What a rise its been for Day, who came to Ohio State in 2017 as this no-name NFL assistant. He quickly became a key asset to the program, which had well-respected minds in Urban Meyer and Kevin Wilson. The Buckeyes still gave him a considerable raise and ultimately went with him as the interim coach during Meyer’s suspension to start the year. The fact that Day went 3-0 with dominant offensive showings in each contest certainly helped him land the full-time gig at season’s end. Not bad for someone who was a fired NFL quarterbacks coach a couple years ago.
13. There is a new low for Rutgers
Just when we thought the Scarlet Knights were making some headway on the massive rebuild, they somehow got even worse. Woof. Going 1-11 with the lone win coming to a 3-win Sun Belt team is bad, even for Rutgers. The amazing thing was that after that game, Rutgers didn’t score more than 17 points once. Not once! They had the worst offense in America, which wasn’t completely the product of having a true freshman quarterback.
If you know a Rutgers fan, just give them a hug. They need it.
14. Lovie Smith is at least making some progress
Speaking of B1G cellar dwellers, Illinois finally played like it deserved to be called a Power 5 team. Kind of? Hey, 4 wins was a new high for Smith. But what Illini fans are more optimistic about is the talent Smith added since the season ended. The following players are all set to join the team in 2019:
- 4-star 2019 CB Marquez Beason
- 4-star 2019 QB Isaiah Williams
- 4-star 2019 LB Shammond Cooper
- Miami WR transfer Jeff Thomas
- Georgia TE transfer Luke Ford
- Oklahoma WR transfer A.D. Miller
Smith is starting to land some of the big-time talent that he talked about getting when he was hired back in 2016. Perhaps Year 4 will finally yield that first bowl berth.
15. Dwayne Haskins is an all-time B1G great
There’s a new B1G single-season record holder in pass completions, passing yards and passing touchdowns. As we found out in 2018, Haskins is pretty good at football. We knew that entering the year, but seeing him have arguably the best single-season performance ever for a B1G quarterback confirmed Meyer’s declaration that he was “the most talented quarterback he’d ever recruited.”
Haskins probably wins the Heisman Trophy most years. Instead, he settled for third with a B1G Championship and a Rose Bowl win in his lone season as the starter. Not bad. Next up for Haskins? Become the first B1G quarterback since 1995 to get drafted in the first round.
— Mike Greenberg (@Espngreeny) January 8, 2019
16. Adrian Martinez is on his way to a special career
The two revelations at the quarterback position in the B1G were Haskins and Martinez. What Martinez did in his true freshman season at Nebraska shouldn’t be overlooked. No, it wasn’t on the level of Trevor Lawrence at Clemson, but Martinez’s numbers were darn impressive:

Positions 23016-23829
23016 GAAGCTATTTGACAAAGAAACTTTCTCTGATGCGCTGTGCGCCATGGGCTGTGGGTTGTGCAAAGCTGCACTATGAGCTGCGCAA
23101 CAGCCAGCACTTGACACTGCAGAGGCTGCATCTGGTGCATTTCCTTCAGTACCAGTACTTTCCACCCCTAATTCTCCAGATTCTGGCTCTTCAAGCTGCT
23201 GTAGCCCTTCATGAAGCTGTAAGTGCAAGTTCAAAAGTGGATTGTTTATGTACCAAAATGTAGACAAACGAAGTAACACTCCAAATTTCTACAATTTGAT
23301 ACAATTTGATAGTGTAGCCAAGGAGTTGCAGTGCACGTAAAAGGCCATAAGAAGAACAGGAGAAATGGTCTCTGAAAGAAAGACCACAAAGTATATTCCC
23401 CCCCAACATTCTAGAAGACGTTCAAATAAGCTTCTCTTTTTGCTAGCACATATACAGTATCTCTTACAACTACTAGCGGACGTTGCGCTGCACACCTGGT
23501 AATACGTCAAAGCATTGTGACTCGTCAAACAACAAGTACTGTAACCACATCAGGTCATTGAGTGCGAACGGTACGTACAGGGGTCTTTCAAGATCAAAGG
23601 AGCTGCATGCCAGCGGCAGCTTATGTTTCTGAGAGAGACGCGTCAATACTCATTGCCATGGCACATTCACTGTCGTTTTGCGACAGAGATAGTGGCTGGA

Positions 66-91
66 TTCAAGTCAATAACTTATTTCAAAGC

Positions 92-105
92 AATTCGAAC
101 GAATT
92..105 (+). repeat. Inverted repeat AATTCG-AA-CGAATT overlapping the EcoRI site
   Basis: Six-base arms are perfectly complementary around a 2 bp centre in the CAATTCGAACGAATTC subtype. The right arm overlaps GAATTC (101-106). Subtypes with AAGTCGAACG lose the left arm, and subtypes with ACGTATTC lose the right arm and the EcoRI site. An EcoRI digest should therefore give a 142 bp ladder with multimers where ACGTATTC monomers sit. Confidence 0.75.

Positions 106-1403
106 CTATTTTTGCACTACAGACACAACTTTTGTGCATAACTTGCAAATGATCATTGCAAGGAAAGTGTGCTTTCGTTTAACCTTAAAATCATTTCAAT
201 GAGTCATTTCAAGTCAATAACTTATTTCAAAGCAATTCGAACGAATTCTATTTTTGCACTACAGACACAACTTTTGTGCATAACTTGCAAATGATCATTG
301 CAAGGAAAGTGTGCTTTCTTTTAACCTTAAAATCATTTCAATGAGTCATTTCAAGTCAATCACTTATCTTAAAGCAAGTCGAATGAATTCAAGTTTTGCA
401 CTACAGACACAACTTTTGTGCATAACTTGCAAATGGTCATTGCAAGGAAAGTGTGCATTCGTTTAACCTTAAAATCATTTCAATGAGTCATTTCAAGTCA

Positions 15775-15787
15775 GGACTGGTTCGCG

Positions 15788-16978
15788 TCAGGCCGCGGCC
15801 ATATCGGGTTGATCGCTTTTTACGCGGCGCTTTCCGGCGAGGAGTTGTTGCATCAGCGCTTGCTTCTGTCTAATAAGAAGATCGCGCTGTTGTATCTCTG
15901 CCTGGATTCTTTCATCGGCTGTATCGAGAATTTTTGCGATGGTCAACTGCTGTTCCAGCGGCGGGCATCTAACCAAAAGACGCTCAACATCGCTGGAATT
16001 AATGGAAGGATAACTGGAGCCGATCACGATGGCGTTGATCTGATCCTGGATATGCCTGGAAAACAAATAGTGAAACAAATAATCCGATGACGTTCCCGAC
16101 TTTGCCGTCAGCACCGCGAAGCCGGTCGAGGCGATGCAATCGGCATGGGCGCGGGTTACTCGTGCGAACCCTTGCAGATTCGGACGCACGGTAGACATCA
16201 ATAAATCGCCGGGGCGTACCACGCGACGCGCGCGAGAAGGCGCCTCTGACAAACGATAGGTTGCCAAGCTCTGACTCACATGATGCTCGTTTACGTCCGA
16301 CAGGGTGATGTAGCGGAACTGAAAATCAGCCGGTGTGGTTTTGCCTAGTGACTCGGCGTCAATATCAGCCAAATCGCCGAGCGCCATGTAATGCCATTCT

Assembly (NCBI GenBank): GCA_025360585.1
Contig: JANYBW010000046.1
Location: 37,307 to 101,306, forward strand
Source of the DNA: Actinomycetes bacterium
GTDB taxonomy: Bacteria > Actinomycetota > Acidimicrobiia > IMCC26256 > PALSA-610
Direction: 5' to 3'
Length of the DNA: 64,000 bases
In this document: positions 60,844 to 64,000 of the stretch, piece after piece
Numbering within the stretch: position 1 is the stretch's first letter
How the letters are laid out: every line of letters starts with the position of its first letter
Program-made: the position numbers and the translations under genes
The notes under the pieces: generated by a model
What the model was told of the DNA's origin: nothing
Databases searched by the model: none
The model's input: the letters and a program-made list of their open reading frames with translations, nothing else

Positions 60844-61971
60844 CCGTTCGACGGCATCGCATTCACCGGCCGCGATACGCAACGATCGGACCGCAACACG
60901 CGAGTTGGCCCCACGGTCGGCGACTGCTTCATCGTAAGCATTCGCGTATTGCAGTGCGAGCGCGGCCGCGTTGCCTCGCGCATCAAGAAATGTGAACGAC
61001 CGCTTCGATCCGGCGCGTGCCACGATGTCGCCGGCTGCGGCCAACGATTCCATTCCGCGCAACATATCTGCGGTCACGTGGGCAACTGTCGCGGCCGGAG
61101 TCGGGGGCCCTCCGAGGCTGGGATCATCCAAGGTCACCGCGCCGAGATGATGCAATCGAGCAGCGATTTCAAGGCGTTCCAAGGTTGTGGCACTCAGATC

- 65% accuracy
- 2,617 passing yards
- 3,235 yards from scrimmage
- 25 total touchdowns
Keep in mind that was in basically 9.5 games this year. With a full offseason and possibly 13 games, Martinez is going to stuff the stat sheet even more. But besides numbers, Martinez just seems to get it. Frost put a ton on his plate, and while the freshman mistakes were there, Martinez handled it all extremely well. Big things are ahead for No. 2 in Lincoln.
17. Jim Delany wants expansion, and understandably so
I can’t blame the B1G commissioner for pushing for an expanded Playoff. He watched his conference champ get left out of the field for the third year in a row. That’s a tough sell to the league, which has definitely been competitive. It just hasn’t had that elite team in recent memory.
Delany would also like to see a system that makes every Power 5 conference play the same number of conference games. I can’t argue with that.
What I can argue with is his refusal to back off the 9-game conference schedule. The B1G hasn’t scored a Playoff point since switching to the 9-game conference schedule, and nothing is stopping the conference from joining the ACC and SEC with an 8-game schedule. That discussion and the expansion discussion are far from over.
18. Urban Meyer really was on “the tail end of his career”
New rule: Listen to Dabo Swinney. Why? Because it was Swinney who infamously made headlines during Dec. 2017 when he told 5-star recruit Jackson Carman that Meyer “was on the tail end of his career.” Carman then surprisingly signed with Clemson over the Buckeyes, and Meyer announced his retirement this past December.
Stunning it was that we went from brushing off what looked like an over-the-top negative recruiting jab to not being all that surprised when Meyer made the announcement at season’s end. A lot can happen in the course of a college football season (just ask Miami about that). Between the Zach Smith cover-up/internal investigation/suspension and Meyer’s public battle with a brain cyst that led to migraine headaches, it was a draining year for Meyer.
His retirement announcement left people skeptical after the way he left Florida, but the 54-year-old head coach sounds like he’s done for now. Nobody went into 2018 thinking that it would be Meyer’s last with the Buckeyes.
Who knows what stunner we’ll be talking about this time next year.